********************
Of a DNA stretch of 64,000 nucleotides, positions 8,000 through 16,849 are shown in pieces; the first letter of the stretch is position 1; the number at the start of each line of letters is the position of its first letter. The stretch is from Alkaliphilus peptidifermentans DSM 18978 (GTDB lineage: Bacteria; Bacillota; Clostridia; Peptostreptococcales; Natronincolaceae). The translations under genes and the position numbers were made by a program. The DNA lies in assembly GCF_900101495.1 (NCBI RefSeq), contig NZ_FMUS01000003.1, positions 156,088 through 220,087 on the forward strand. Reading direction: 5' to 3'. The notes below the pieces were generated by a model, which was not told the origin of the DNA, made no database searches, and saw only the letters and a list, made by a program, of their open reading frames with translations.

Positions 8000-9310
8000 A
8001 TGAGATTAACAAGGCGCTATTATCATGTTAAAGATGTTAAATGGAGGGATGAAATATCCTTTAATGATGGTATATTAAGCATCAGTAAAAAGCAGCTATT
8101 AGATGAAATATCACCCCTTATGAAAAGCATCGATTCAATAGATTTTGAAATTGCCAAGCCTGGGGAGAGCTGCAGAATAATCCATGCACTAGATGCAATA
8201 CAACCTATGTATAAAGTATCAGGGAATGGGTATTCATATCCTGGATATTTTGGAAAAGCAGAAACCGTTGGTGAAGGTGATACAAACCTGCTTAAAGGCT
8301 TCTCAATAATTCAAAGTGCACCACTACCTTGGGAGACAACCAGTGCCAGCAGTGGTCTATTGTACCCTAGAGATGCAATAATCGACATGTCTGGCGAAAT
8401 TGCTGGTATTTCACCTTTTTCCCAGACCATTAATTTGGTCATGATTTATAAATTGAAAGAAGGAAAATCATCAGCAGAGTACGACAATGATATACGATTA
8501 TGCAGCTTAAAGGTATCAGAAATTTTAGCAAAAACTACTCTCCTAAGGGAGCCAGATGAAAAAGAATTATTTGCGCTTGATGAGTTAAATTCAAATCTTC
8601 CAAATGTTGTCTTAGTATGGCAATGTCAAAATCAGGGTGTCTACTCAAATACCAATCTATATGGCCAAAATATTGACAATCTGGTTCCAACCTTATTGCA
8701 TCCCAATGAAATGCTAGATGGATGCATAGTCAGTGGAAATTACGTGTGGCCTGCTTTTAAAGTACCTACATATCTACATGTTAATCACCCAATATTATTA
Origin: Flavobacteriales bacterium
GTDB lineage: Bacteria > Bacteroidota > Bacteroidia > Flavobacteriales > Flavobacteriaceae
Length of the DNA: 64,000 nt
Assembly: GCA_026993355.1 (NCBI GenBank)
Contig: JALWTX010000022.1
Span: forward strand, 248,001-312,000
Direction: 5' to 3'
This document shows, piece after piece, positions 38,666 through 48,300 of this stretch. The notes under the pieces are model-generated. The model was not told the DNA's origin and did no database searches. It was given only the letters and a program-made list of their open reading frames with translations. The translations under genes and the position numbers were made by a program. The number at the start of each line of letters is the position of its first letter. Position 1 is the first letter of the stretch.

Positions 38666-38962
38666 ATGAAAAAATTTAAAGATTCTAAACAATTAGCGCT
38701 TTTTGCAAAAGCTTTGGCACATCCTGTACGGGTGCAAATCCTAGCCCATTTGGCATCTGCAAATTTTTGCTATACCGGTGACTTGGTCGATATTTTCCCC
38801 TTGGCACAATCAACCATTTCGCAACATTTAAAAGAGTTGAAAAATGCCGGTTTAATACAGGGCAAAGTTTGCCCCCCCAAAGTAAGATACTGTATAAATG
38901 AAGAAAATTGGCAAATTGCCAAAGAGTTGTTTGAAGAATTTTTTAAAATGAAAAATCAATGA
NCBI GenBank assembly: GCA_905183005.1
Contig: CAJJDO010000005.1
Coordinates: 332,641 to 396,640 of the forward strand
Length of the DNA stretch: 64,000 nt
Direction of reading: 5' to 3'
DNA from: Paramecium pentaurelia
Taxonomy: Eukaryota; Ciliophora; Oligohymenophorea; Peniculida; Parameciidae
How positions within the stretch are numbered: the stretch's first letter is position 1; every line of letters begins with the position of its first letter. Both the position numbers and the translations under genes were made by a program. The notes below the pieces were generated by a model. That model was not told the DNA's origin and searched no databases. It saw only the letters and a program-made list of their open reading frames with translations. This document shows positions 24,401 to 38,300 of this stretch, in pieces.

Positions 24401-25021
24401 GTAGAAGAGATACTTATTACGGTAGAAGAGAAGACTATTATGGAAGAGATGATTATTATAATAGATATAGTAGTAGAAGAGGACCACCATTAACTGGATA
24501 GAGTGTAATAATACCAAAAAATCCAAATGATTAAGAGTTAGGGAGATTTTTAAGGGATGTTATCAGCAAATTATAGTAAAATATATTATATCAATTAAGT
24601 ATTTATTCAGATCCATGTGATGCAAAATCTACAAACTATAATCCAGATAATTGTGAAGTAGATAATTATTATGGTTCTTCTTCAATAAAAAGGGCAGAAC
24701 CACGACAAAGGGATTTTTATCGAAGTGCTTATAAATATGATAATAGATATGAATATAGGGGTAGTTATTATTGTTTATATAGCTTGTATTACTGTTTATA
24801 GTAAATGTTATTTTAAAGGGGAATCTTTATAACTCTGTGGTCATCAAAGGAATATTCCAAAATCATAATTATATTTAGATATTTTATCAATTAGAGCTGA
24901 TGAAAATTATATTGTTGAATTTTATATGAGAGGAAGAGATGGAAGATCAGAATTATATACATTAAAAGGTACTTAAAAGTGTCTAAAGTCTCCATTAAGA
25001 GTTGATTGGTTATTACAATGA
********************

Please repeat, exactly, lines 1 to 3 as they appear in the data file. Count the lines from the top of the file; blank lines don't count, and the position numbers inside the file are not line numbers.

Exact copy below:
Of a DNA stretch of 64,000 nucleotides, positions 8,000 through 16,849 are shown in pieces; the first letter of the stretch is position 1; the number at the start of each line of letters is the position of its first letter. The stretch is from Alkaliphilus peptidifermentans DSM 18978 (GTDB lineage: Bacteria; Bacillota; Clostridia; Peptostreptococcales; Natronincolaceae). The translations under genes and the position numbers were made by a program. The DNA lies in assembly GCF_900101495.1 (NCBI RefSeq), contig NZ_FMUS01000003.1, positions 156,088 through 220,087 on the forward strand. Reading direction: 5' to 3'. The notes below the pieces were generated by a model, which was not told the origin of the DNA, made no database searches, and saw only the letters and a list, made by a program, of their open reading frames with translations.

Positions 8000-9310
8000 A